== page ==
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I'm primarily a front end developer and I've been meaning to get into server side development. I'm not new to programming per se [I've been doing a fair bit of programming for the past couple years] but I'm fairly new to server side development.

I've dabbled with PHP in the past and have used it to construct spartan websites but never web applications. Is PHP still the recommended port of call for a beginner? I've been hearing a lot about frameworks like Rails, Django and CodeIgniter. Should I start with them or is it better if I skipped this part? I'm also new to the MVC architecture for the record.

As you can see, I'm fairly off my comfort zone here and not sure where or how to start. I really appreciate any and all inputs/comments.

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5 Answers 5

up vote 3 down vote accepted

Two points that I see, that you are asking about:

  • Getting into the server side development
  • Learning a new language

If you'd start both at the same time. You will have to deal with the language barrier as well as the hows/whats of server side development.

So, I would start with server side development using PHP; learn how it works. Since you will not have to concentrate on the language.

And then, when you know how server side development works, if you must, move on to Ruby/etc. By then you will be having fair idea of whats/hows of server side development; and would require most time learning the language.

Following might help:

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I'm assuming the language barrier shouldn't be much of an issue since I have a fairly strong grasp of programming in general. Sure, learning a language is more than just remembering the syntax but I think you know what I mean. –  Newbie Coder Oct 8 '10 at 10:02
    
Ugh. Enter button. Essentially, all I'm interested in is the 'flow' of a web application: how it's constructed. As a front end developer, I'm only exposed to how a view is constructed and all the assosiated behaviors, never a full application. MVC is the way to go moving forward, yeah? –  Newbie Coder Oct 8 '10 at 10:05
    
MVC is an excellent framework; google would reveal several to-start-with articles. –  KMån Oct 8 '10 at 14:03

Being an ASP.NET developer, I might be a bit biased but I actually believe ASP.NET is a great platform and you should give it a try. C# is a great and very powerful language and is not hard to learn esp. if you have previous experience with programming.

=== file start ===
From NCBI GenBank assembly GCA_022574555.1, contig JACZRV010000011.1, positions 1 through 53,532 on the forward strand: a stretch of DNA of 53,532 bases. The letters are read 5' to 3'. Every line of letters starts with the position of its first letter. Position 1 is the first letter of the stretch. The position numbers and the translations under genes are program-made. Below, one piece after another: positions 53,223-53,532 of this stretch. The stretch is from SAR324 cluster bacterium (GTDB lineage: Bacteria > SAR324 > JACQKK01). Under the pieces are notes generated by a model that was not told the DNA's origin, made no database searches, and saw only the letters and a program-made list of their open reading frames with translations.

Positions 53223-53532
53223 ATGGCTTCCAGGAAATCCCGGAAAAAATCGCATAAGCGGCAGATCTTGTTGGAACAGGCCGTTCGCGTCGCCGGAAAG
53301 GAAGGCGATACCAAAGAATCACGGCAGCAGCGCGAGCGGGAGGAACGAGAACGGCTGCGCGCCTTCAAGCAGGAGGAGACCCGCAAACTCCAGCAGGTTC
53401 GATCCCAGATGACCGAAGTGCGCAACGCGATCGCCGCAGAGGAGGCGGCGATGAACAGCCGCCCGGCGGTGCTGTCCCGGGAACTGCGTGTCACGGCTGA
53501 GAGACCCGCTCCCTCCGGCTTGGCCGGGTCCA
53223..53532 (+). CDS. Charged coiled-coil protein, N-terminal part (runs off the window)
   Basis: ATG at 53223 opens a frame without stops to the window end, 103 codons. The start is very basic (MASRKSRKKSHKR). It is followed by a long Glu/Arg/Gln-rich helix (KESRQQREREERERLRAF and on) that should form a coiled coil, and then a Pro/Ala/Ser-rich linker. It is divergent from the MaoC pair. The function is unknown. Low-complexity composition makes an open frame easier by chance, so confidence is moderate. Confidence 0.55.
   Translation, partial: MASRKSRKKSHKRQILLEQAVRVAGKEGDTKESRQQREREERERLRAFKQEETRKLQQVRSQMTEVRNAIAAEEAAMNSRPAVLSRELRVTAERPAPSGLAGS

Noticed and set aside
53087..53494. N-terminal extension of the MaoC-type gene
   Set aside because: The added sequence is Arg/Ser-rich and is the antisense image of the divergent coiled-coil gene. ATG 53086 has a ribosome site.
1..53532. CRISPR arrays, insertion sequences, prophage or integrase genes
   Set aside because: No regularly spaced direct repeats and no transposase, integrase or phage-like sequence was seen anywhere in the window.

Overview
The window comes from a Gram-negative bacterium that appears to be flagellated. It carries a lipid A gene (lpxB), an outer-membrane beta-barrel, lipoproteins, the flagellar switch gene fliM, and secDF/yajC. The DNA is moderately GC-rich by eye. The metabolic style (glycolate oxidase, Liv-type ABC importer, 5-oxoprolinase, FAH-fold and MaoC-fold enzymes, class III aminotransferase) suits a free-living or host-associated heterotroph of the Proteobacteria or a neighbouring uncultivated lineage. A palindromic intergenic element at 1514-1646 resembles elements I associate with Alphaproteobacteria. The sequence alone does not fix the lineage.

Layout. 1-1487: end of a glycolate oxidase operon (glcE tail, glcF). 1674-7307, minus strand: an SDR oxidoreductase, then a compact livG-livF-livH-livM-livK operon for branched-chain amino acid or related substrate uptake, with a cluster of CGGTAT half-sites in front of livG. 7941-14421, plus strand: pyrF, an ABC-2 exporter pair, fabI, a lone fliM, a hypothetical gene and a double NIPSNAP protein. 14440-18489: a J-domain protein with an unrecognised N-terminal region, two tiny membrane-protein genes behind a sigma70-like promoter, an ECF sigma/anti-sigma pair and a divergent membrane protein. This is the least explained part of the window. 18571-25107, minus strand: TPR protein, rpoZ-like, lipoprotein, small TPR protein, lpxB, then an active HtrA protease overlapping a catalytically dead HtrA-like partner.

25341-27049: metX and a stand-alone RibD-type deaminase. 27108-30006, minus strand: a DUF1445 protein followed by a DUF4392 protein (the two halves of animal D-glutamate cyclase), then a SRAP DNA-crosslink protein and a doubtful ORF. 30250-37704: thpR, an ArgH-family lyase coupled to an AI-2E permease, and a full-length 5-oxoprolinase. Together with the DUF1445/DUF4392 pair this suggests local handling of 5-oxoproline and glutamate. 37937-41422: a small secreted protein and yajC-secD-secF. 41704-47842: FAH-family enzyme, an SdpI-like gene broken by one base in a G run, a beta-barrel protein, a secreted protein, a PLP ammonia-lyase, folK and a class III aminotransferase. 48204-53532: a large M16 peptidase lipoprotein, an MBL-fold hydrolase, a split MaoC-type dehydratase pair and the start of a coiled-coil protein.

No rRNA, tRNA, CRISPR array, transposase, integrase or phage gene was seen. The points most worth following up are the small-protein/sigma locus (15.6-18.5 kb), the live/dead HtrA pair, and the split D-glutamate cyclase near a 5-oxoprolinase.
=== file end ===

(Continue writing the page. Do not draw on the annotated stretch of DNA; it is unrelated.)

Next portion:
Also, if you're interested in the MVC architecture you should learn ASP.NET MVC (which Stackoverflow is built with, BTW). But I recommend you get comfortable with C# first before trying to learn ASP.NET.

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PHP is a weird beast, on the one hand it is supported pretty much everywhere. On the other hand, the language is quirky and it makes it easy to do the wrong thing. I constantly come across PHP applications that mix business logic with HTML. It is also trivially easy to write insecure applications in PHP. If you are going to go for PHP I would recommend using a framework, however I haven't investigated enough of them to recommend one over any other.

I have no experience with CodeIgniter, but a lot with Rails (for a busy invite-only social network) and Django (for a community based site w/ integrated shop).

Out of these frameworks, I would recommend Django. The approach to Models is more clearly defined, the URL mapping is (imho) much nicer than Rails routes, the form handling is nice too. Off the top of my head, I can't think of anything that Rails does that I wish Django could do the same way.

However, if you are looking for jobs, their usage is pretty much in this order:

  1. PHP
  2. Rails
  3. Django

PHP has been around for ever, Rails was a bit before Django and got a lot of mindshare, Django is used in quite a few places, but isn't advertised for as often.

Both Python and Ruby are easy to learn, and you can pick them up as you learn the framework. Generally Django and Rails don't require you to know too much of the language to use the framework. I find them a good introduction to the language as a whole.

You will find learning any of these languages/frameworks fun and rewarding.

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Try http://vcljs.com is all in one enterprise web development tool,

  1. Visual Component Library- include Page,Grid,Input,Gauges,Charts and many more
  2. Pure JavaScript
  3. Single page application
  4. .Net Backend
  5. Data binding
  6. Twitter bootstrap
  7. Simple database query execution
  8. Routing
  9. AMD - Module loader

I guess the idea is that you don’t need to learn jquery,Sammyjs or any other framework

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I'd suggest getting in deeper with PHP until you have a fairly good understanding of how Server-side programming works. Once you no longer feel like a dabbler then look into frameworks which are quite different than programming in plain PHP. You can use a PHP framework or learning a new language and use Python Django, Ruby on Rails, or just use Node.js since you already know JavaScript from your Front End development.

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